Issues relating to minority languages

The question of the importance of preserving minority languages has already been discussed in the post “What we gain by supporting minority languages?” However, it is also impossible to avoid such an important factor that as a relatively newly independent State, Kazakhstan faces the challenge of promoting multilingualism and reasserting its State language and Kazakh culture while fostering an inclusive sense of national identity, which encompasses all national and ethnic groups. Many groups have strong historical, ethnic, cultural and religious identities that they wish to maintain and express, while also seeking to build their futures as equal citizens of Kazakhstan.

In accordance with the Constitution, the Law on Education and the Law on Languages of the Republic of Kazakhstan, the state takes care of creating favorable conditions for the study and development of all the languages of multiethnic people of Kazakhstan. Each ethnic group living in Kazakhstan,  has the right to form  its own ethnic and cultural associations, schools, which contribute to the revival and development of the national languages, cultures, traditions and customs. The Government highlights general secondary education in pupils’ native languages or teaching native languages as subjects. However, it also acknowledges difficulties in the organization of multicultural education arising from the multiple ethnic cultures. A total of 65 schools have Uzbek as the language of instruction and 75 schools have mixed languages of instruction allowing 79,426 to be enrolled in Uzbek-language education. There are 14 Uighur and 50 mixed language schools in the Almaty region, enabling 14,955 students to be enrolled in Uighur language education. Two Tajik schools and 10 mixed language schools teach 3,503 students in Tajik in the South Kazakhstan region. Fifteen native languages are studied as separate subjects in 126 general education schools; 76 general education schools provide optional language subjects in languages including German, Korean, Tartar, Polish and Ukrainian (Dave, 2004).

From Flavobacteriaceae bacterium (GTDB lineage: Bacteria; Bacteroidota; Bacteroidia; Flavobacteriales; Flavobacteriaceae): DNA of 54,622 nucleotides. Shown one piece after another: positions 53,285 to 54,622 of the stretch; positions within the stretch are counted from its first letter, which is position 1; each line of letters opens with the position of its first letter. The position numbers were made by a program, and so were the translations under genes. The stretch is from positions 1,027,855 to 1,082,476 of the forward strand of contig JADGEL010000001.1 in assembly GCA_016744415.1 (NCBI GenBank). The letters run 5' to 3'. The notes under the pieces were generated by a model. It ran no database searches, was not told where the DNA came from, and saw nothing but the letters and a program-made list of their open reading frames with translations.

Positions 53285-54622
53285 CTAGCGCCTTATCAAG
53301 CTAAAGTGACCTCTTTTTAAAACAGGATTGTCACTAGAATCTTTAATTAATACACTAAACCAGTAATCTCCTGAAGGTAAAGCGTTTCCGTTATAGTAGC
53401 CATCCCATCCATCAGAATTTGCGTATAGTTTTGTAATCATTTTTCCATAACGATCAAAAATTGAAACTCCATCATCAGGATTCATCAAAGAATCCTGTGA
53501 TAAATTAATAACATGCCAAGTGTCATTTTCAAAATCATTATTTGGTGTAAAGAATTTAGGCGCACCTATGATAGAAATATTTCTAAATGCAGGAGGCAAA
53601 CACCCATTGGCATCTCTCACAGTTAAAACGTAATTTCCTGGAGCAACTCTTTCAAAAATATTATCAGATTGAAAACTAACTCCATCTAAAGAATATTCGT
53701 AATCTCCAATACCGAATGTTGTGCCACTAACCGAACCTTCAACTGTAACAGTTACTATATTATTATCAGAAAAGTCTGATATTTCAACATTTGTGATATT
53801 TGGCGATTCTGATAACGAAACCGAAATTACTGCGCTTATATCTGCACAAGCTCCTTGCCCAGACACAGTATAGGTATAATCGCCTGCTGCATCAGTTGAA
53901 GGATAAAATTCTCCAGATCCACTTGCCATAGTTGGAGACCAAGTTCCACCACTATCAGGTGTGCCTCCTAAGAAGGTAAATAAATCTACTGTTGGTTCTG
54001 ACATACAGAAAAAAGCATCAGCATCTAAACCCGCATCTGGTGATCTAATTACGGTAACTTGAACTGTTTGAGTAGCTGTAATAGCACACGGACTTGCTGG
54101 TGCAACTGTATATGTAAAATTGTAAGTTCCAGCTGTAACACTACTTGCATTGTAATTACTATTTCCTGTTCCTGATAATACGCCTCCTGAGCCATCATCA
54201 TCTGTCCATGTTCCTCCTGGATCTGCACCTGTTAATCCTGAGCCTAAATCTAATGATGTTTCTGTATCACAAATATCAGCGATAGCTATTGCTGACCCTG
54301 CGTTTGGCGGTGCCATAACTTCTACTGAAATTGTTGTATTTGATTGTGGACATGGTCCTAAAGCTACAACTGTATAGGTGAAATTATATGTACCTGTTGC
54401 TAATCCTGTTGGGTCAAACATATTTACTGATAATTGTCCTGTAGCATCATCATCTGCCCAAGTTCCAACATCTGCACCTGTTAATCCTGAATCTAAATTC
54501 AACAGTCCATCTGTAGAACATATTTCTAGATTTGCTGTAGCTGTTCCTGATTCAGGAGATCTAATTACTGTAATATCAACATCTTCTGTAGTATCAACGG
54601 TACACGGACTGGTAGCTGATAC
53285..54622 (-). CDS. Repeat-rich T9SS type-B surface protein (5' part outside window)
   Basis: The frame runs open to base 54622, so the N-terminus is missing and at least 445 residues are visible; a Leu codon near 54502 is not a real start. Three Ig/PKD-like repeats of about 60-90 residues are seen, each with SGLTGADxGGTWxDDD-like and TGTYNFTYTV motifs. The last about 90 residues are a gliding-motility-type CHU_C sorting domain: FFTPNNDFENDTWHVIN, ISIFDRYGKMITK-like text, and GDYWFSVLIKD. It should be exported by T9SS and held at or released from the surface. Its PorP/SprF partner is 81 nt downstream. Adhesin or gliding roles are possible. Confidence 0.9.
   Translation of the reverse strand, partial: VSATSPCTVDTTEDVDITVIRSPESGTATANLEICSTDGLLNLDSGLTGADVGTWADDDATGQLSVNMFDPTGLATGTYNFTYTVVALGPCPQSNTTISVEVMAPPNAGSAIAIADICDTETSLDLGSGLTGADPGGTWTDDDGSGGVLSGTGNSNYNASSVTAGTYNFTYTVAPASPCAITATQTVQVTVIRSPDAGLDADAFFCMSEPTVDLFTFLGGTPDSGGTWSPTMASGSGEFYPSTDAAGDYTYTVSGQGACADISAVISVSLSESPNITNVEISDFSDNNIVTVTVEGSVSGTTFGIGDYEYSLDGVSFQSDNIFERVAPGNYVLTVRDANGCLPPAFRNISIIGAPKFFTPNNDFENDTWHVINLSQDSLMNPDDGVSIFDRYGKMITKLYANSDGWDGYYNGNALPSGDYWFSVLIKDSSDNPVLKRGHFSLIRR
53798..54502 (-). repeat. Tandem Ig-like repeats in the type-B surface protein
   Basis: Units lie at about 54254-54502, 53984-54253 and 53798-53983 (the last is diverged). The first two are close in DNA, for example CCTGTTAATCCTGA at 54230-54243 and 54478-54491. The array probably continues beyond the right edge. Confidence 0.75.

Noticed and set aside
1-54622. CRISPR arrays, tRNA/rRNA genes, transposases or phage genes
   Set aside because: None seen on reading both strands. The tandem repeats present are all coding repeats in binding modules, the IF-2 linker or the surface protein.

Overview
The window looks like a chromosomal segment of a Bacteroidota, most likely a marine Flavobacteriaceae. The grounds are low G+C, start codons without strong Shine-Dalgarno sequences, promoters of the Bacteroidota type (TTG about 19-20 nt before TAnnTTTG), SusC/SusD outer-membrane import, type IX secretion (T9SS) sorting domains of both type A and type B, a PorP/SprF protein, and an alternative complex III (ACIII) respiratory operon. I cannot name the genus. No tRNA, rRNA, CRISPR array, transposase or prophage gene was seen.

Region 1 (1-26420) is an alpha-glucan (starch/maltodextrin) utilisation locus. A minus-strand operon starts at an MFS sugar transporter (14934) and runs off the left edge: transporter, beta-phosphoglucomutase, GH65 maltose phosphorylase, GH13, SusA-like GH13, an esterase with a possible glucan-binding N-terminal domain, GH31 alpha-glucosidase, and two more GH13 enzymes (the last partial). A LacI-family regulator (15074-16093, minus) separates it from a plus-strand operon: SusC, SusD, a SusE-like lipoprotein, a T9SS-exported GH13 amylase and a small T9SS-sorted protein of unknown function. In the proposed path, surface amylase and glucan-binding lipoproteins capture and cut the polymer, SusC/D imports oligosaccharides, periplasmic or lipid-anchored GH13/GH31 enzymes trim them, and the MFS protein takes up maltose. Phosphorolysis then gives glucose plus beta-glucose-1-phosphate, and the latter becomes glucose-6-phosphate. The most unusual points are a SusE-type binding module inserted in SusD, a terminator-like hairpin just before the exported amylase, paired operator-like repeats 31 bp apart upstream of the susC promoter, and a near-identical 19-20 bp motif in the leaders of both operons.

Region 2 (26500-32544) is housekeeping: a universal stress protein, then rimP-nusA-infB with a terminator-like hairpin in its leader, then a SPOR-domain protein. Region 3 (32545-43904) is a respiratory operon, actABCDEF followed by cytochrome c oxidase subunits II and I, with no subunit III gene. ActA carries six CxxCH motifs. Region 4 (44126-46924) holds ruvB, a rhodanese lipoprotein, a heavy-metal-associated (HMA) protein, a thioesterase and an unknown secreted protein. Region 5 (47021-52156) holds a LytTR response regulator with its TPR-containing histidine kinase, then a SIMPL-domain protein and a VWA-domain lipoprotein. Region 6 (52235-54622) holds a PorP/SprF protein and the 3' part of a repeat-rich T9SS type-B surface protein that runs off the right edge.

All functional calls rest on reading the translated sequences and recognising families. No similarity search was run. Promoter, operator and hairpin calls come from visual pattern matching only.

Another concern is inequality of access to university for minority students. University education is provided in Kazakh and Russian only, and the national testing system for high school students — the university entrance examination — is not available in minority languages. It means the Unified National Testing (UNT) and the Complex Testing of higher-education Applicants (CTA) in schools with Kazakh and Russian languages of instruction is carried out only in Kazakh and Russian languages. Consequently, minority students must first pass a graduation exam and then sit additional university entrance exams in Russian or Kazakh, which some struggle to pass owing to their poor language proficiency. So that unlike their peers in the schools with Kazakh and Russian languages of instruction, graduates of ethnic schools are required to take an examination twice: when they leave school and when they enter the university. Accordingly, the students of ethnic schools have high psychological stress and often feel discriminated against. In addition, they are not as well prepared to take the exams in Russian or Kazakh, are they?